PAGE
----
What is it?

TomTom is a manufacturer synonymous with sat navs – and for all the right reasons. It served up its first standalone personal sat nav in 2004 and, since then, has built up a reputation for supplying devices that are effective and easy to use.

This, the range-topping TomTom Go 5200, looks set to continue that trend. In an effort to further combat increasing competition from other brands and mobile apps, this flagship model has been crammed full of advanced features.

For starters, it packs a five-inch screen, worldwide maps with free updates, Wi-Fi and Bluetooth connectivity, speed camera alerts, integrated live traffic updates and voice control. And if you connect your phone to it, it can also read out your text messages and provide hands-free calling - it’s compatible with Siri and Google Now, so your electronic personal assistants can be used while on the move.

It’s not cheap, though, unsurprisingly. In five-inch form, as tested here, the Go 5200 commands a recommended retail price of £299.99. Opt for the six-inch 6200 version and you’ll have to pay £339.99. The TomTom will have to do a lot to impress, as a result, to justify such a hefty outlay. 

What’s it like?

If you pay a premium for a product then every aspect of it should feel upmarket. In this respect, the Go delivers. The box is neatly designed and easily unpacked and packed, so you’ll always have somewhere to store the sat nav.

The unit itself is finished in a similarly elegant and straightforward fashion. Its solid-feeling casing is slim, with bevelled edges and features a Micro-USB port for charging, a power button and a microSD slot for memory expansion.

Equally pleasing is the mount. It uses a magnetic retainer, so if you hover it near the back of the unit it snaps into position. Fixing it to your car’s windscreen takes moments, as all you have to do is push the mount against the glass and rotate the locking ring.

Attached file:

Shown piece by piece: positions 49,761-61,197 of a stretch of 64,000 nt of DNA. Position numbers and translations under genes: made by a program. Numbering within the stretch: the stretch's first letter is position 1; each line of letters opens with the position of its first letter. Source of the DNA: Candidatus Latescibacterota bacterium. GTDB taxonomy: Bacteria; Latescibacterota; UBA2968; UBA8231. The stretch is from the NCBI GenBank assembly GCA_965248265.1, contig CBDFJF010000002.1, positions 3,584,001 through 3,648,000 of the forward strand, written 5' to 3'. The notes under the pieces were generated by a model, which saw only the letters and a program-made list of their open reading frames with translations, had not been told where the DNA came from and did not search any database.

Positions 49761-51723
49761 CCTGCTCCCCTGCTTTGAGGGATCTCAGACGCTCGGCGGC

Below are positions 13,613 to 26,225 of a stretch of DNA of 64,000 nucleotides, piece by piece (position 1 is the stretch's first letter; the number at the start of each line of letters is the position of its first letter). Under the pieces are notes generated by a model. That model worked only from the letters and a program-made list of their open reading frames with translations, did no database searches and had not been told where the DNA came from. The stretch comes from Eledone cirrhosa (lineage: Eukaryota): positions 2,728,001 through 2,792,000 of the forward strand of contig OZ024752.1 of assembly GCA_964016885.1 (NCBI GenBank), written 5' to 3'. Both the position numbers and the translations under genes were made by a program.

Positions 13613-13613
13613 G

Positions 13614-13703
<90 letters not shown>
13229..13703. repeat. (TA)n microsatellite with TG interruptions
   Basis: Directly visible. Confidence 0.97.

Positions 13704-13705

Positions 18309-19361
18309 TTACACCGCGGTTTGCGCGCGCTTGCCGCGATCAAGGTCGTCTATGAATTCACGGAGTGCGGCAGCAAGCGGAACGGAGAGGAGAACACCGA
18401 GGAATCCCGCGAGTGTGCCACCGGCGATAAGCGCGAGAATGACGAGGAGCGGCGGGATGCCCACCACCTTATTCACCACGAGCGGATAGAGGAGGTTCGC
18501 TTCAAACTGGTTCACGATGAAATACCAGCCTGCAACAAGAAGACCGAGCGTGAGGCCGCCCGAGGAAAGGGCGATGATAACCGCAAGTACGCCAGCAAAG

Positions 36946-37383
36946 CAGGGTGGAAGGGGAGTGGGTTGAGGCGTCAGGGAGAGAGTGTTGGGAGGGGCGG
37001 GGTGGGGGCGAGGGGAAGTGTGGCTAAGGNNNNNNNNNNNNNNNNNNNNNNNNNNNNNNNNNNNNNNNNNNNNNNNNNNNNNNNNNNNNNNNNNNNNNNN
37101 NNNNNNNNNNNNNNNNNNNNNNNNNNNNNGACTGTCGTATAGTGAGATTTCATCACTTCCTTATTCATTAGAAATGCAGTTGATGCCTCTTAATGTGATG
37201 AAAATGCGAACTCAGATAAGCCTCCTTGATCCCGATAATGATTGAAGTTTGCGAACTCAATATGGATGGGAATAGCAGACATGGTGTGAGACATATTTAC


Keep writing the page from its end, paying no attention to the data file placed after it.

Press the power button on the unit and, in about twenty seconds, the Go 5200 is ready to accept commands. The screen is very responsive to your inputs and the menus are easy to understand, so it takes very little time to input a destination and start route guidance.

The TomTom defaults to the fastest route available but you can choose from a variety of alternatives in the menus while customising your route is straightforward. There are myriad options, such as avoiding certain roads or adding stopovers at service stations, but they’re presented in such a way as to not become overwhelming. Because the Go 5200 calculates routes quickly, and the interface is slick and smooth, it’s never frustrating to use.

Following the TomTom’s guidance is just as painless. The display is bright and clear, so the correct path is obvious at a glance, and the spoken instructions are timed well and easy to understand. A status bar on the right breaks down the details of your journey and also highlights any upcoming issues on the route.

Redirections are swift and many will appreciate this sat nav’s ability to quickly shift to better routes based on the traffic conditions. It’s useful being able to interact with it using the voice commands as well, which permits hands-free access to options such as altering the view, muting the sound or setting a new destination.

The only prominent criticism is that the Go 5200’s display isn’t of a particularly high resolution. This isn’t a huge issue but less expensive sat navs often feature sharper and larger – albeit dimmer – screens. Consequently, the TomTom’s display feels a little lacklustre in what is a nigh-on £300 unit. The saving grace is that, because it’s so vivid, it’s easier to see than many other bigger, crisper but less bright alternatives.

As an aside, updating the Go 5200 using its Wi-Fi connection is hassle-free. If large map updates are required, though, the sat nav can take hours to download them – so don’t start this process just before you head out.

Should I buy one?

You might baulk at the price but, if you’re looking for a feature-packed and powerful sat-nav, the TomTom is well worth considering. This is a capable device that, once set up and updated, is guaranteed to deliver straightforward, accurate and rapid guidance to your destination.

This, in part with the Go 5200’s wide array of functions and route planning options, makes it a great companion for frequent travellers – and, as it’s continually updated and has worldwide maps, it should last you a long time.

Details

Price: £299.99 RRP Currently £239.00 on Amazon (including world maps with free lifetime updates)

Screen: 5.0 inches

Features: Worldwide maps with lifetime updates, speed camera warnings with free updates, integrated traffic alerts, Bluetooth and Wi-Fi connectivity, Google Now and Siri support, voice control

Alternatives

Garmin DriveSmart 61LMT-D 6-inch 259.99

Mio Spirit 8670 LM FEU 5-inch £159.99